May is still a good month to view migrating shorebirds along ocean beaches as they make their way to nesting areas in the Arctic and other far-north regions. In Tillamook County, the whimbrel is a usual and conspicuous visitor each May. It’s a large brownish bird with a downturned bill that can be seen flying over and on farm pastures as well as the ocean beaches.


Jewell Meadows Wildlife Area

Roosevelt Elk
Roosevelt Elk
-Photo by Jim Yuskavitch, ODFW-

Visitors should take caution around the main viewing area over the next few months. Several construction projects including paving and restroom remodel will impact public use. The main view area may be closed intermittently to traffic during the paving portion of the project scheduled for late April and early May. The public restrooms will be closed in June for remodeling. Portable restrooms will be available.

Elk viewing continues to be good. Best viewing times are mornings and evenings, but elk may be visible throughout the day depending on weather. As spring progresses and temperatures start to warm, elk will use the timbered areas more during the middle of the day.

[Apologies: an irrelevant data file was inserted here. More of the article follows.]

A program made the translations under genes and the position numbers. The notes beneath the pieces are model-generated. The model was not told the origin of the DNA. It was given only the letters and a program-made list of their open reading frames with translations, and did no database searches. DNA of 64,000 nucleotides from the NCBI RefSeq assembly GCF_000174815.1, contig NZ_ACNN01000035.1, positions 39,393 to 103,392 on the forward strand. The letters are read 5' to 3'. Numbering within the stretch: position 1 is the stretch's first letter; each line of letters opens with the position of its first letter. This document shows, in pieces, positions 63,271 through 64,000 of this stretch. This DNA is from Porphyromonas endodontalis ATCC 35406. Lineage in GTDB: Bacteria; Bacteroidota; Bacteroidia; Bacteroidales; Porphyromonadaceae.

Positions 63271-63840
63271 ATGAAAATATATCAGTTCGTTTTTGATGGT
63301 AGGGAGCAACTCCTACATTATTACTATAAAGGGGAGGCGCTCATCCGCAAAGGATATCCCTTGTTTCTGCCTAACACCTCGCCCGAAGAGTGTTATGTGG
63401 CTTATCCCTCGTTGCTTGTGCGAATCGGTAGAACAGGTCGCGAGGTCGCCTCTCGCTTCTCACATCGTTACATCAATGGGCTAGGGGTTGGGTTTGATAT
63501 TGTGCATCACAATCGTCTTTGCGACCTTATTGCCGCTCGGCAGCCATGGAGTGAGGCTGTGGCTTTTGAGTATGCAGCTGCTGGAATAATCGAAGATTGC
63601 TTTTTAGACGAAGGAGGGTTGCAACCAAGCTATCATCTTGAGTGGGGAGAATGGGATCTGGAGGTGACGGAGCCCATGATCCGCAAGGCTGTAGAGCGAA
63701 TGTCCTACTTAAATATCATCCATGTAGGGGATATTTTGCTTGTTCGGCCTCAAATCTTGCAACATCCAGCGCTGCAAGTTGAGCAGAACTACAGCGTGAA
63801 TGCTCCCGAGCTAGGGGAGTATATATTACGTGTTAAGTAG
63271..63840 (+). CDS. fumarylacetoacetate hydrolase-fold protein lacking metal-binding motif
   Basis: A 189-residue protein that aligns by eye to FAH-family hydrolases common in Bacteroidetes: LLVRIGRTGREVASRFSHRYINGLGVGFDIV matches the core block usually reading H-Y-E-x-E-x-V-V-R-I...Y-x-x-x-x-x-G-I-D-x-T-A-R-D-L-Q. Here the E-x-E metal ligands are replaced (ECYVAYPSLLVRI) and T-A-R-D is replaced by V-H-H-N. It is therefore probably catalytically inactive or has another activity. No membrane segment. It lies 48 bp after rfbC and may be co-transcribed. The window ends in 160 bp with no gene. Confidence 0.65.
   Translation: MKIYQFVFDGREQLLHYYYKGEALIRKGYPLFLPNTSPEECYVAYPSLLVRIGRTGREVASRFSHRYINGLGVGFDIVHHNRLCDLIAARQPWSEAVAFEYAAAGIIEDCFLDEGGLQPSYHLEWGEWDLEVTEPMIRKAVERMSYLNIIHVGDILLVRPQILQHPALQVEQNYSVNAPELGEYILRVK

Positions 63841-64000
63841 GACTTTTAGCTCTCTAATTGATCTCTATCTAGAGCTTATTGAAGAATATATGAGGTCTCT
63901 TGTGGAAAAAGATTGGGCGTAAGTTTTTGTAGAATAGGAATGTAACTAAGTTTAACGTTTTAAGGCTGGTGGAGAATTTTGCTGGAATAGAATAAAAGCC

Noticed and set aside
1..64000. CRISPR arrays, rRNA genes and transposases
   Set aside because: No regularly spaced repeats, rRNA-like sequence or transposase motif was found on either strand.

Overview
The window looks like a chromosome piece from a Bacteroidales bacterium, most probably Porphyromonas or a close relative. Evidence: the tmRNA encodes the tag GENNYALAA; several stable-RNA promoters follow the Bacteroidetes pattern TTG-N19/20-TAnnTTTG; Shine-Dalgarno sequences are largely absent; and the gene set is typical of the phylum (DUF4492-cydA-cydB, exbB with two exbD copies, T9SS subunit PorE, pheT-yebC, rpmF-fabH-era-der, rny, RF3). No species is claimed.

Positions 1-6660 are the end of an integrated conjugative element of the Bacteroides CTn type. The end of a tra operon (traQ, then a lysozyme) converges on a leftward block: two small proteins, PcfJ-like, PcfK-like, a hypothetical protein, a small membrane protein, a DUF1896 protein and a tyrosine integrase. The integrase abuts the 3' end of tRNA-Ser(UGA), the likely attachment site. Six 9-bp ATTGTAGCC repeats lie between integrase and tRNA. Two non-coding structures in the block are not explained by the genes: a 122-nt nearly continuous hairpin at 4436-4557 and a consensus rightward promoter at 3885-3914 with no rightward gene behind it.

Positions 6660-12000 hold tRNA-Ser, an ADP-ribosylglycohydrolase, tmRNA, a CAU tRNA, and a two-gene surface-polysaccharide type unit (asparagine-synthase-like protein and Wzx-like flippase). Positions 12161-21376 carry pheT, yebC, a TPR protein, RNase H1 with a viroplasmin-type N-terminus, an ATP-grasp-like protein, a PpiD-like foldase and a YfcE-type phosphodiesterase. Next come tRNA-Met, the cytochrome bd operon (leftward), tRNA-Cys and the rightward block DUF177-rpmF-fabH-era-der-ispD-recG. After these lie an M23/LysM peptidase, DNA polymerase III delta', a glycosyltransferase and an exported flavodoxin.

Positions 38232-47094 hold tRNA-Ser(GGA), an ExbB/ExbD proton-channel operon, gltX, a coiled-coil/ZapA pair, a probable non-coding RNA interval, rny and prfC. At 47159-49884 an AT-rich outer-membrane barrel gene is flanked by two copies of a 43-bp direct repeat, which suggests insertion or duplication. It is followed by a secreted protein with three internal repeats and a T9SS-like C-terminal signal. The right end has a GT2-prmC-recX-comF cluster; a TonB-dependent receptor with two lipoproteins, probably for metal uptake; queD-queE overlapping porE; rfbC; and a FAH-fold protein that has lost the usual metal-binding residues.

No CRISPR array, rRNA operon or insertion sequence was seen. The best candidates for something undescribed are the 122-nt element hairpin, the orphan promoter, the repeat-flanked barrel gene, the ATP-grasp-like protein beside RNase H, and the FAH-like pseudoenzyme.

Most bulls have shed their antlers and new growth is already visible. Band-tailed pigeons have been seen near area bird feeders and along gravel roadways. Swallows have arrived and are visible gliding over meadow areas and checking out nest boxes along view area fences. Other wildlife to watch for include: coyotes in the fields, bald eagles perched in tall trees near creeks or soaring overhead, and songbirds near the viewing areas.

Visitors are reminded that areas posted as Wildlife Refuge are closed to public access. Posted portions of the Beneke Tract are open to the public starting March 16 and will remain open until August 1.

Wildlife Area Parking Permits are required on the wildlife area.

Ft. Steven’s State Park

The viewing bunker at Trestle Bay within the Ft. Steven’s State Park is a great place to view waterfowl and shorebirds, especially at lower tides. The bunker provides good shelter from rain, wind and storms, and viewing optics, such as binoculars or a spotting scope are highly recommended for best viewing.